You are likely to contract HIV and AIDS infections in both Nairobi and Kisumu cities while Lamu, Tana River, Garissa, Marsabit and Isiolo bear the lowest burden of new HIV cases, a new report shows.
According to the report, Nairobi county is leading with 22,154 new HIV infection reported in the HIV estimates released yesterday.
At least 15 counties have been flagged as bearing the burden of 66 per cent of the infections.
Nairobi county is leading with 2,000 cases followed by Kisumu with more than 80 per cent, Homa Bay with 1,500 cases, Nakuru more than 60 per cent and Siaya more than 60 per cent.
Further, the report shows that Migori county reported more than 1,000 cases of new infections with Uasin Gishu, Kakamega, Kajiado, Narok, Mombasa, Kisii, Tranzoia, Machakos and Busia counties having more than 500 new infection cases.
On the other hand, Wajir county reported no new infection of HIV infection with Lamu, Tana River, Garissa, Marsabit and Isiolo bearing the lowest burden of new HIV cases.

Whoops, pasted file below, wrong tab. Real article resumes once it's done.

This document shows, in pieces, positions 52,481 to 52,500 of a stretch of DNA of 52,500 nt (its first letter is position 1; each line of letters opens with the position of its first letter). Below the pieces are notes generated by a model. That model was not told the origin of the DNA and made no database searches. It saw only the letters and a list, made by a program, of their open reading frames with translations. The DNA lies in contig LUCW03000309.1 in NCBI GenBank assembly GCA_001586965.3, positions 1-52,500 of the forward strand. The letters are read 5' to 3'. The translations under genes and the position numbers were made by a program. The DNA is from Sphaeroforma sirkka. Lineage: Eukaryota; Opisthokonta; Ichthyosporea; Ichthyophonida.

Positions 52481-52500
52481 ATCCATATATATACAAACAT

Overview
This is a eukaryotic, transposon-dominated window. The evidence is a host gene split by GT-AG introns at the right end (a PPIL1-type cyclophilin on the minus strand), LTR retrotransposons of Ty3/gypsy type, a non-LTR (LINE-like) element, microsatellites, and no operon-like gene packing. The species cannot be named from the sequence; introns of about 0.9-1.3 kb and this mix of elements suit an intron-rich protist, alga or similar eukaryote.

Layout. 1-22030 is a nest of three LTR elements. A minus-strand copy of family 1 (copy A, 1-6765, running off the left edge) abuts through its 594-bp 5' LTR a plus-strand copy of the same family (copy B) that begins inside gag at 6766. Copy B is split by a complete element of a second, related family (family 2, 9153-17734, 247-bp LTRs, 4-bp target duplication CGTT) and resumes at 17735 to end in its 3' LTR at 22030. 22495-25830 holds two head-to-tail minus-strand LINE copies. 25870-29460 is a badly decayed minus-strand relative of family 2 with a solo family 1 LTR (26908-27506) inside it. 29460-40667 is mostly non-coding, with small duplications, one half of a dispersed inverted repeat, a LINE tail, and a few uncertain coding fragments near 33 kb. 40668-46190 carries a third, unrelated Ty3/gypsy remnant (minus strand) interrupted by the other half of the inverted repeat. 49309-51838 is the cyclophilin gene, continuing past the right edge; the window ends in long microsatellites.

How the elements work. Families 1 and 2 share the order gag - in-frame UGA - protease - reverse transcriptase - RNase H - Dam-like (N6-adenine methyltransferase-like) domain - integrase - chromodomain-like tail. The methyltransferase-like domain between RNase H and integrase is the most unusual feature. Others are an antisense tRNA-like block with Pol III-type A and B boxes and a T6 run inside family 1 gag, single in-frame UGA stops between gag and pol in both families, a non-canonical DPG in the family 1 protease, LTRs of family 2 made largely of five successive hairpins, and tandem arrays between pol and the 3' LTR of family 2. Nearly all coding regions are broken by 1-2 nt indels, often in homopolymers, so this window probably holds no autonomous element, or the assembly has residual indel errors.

In term of age group dynamics, 17,680 new HIV infections are from adults with 4,474 being children aged between 0-14 years.
Gender dynamics have highlighted that the number of women contracting HIV has continued to increase with 12,558 new infections being from women while 5,122 being from men.
The national HIV prevalence shows that 4 out of 10 Kenyans are infected with HIV with the prevalence among men standing at 2.6 percent while that of women stands at 5.3 per cent.
In a 2022 report released by the National Syndemic Diseases Control Council, 1,377,784 Kenyans are living with HIV this year with ten counties accounting for 57 percent of people living with HIV.
Kisumu County is leading 128,091 individuals followed by Nairobi with 124,609, Homa Bay 120,600, Siaya county 96,297, Migori 76,053, Nakuru 57,635 and Mombasa 50,656 individuals.
Kakamega county has 48,733 people living with HIV, Kiambu 45,917 and Kisii 42,210.
Concerns have been raised over new HIV infections among children, adolescents, and young people with reports of an estimated 248 new infections per week among adolescents aged 10-19.
The driving factor for new infections among adolescents and young women aged between 10 and 19 years has been attributed to the triple threat.
36 per cent of all the new cases have been attributed to sexual and gender based violence.
18 per cent of the new cases have been pointed out during the ante-natal care attendances. The overlapping challenge of new HIV infections, unintended pregnancies, and sexual and gender-based violence among children, adolescents, and young women, dubbed the Triple Threat, undermines the impact of investments made.